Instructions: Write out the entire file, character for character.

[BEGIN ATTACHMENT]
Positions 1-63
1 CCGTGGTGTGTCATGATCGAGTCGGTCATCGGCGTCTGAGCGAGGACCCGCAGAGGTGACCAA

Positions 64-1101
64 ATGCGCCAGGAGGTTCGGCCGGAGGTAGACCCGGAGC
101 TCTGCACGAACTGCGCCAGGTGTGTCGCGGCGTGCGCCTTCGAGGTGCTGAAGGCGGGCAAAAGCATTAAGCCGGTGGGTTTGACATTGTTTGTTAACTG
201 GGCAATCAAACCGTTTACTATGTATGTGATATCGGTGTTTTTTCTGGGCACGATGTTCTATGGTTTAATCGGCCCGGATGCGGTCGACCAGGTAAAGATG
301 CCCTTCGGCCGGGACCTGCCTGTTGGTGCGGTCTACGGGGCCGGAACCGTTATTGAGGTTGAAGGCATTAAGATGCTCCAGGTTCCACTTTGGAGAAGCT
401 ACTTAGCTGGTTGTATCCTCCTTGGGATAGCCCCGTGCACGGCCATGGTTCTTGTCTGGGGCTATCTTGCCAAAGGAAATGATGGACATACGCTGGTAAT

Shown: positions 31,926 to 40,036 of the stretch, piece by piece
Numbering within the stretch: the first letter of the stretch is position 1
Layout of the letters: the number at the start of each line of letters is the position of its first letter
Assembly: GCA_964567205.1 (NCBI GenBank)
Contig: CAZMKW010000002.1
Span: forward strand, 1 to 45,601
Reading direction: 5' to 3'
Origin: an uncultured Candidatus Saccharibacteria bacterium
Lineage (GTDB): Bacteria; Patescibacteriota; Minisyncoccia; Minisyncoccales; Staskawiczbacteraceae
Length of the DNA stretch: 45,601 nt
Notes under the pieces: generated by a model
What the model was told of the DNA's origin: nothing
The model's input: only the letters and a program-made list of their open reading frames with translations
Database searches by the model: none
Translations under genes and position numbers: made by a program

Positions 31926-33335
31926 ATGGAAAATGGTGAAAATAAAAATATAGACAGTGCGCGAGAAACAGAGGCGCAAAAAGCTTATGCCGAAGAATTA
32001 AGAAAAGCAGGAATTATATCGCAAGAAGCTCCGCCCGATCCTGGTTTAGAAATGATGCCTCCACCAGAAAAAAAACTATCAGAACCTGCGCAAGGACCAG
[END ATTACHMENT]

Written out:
Positions 1-63
1 CCGTGGTGTGTCATGATCGAGTCGGTCATCGGCGTCTGAGCGAGGACCCGCAGAGGTGACCAA

Positions 64-1101
64 ATGCGCCAGGAGGTTCGGCCGGAGGTAGACCCGGAGC
101 TCTGCACGAACTGCGCCAGGTGTGTCGCGGCGTGCGCCTTCGAGGTGCTGAAGGCGGGCAAAAGCATTAAGCCGGTGGGTTTGACATTGTTTGTTAACTG
201 GGCAATCAAACCGTTTACTATGTATGTGATATCGGTGTTTTTTCTGGGCACGATGTTCTATGGTTTAATCGGCCCGGATGCGGTCGACCAGGTAAAGATG
301 CCCTTCGGCCGGGACCTGCCTGTTGGTGCGGTCTACGGGGCCGGAACCGTTATTGAGGTTGAAGGCATTAAGATGCTCCAGGTTCCACTTTGGAGAAGCT
401 ACTTAGCTGGTTGTATCCTCCTTGGGATAGCCCCGTGCACGGCCATGGTTCTTGTCTGGGGCTATCTTGCCAAAGGAAATGATGGACATACGCTGGTAAT

Shown: positions 31,926 to 40,036 of the stretch, piece by piece
Numbering within the stretch: the first letter of the stretch is position 1
Layout of the letters: the number at the start of each line of letters is the position of its first letter
Assembly: GCA_964567205.1 (NCBI GenBank)
Contig: CAZMKW010000002.1
Span: forward strand, 1 to 45,601
Reading direction: 5' to 3'
Origin: an uncultured Candidatus Saccharibacteria bacterium
Lineage (GTDB): Bacteria; Patescibacteriota; Minisyncoccia; Minisyncoccales; Staskawiczbacteraceae
Length of the DNA stretch: 45,601 nt
Notes under the pieces: generated by a model
What the model was told of the DNA's origin: nothing
The model's input: only the letters and a program-made list of their open reading frames with translations
Database searches by the model: none
Translations under genes and position numbers: made by a program

Positions 31926-33335
31926 ATGGAAAATGGTGAAAATAAAAATATAGACAGTGCGCGAGAAACAGAGGCGCAAAAAGCTTATGCCGAAGAATTA
32001 AGAAAAGCAGGAATTATATCGCAAGAAGCTCCGCCCGATCCTGGTTTAGAAATGATGCCTCCACCAGAAAAAAAACTATCAGAACCTGCGCAAGGACCAG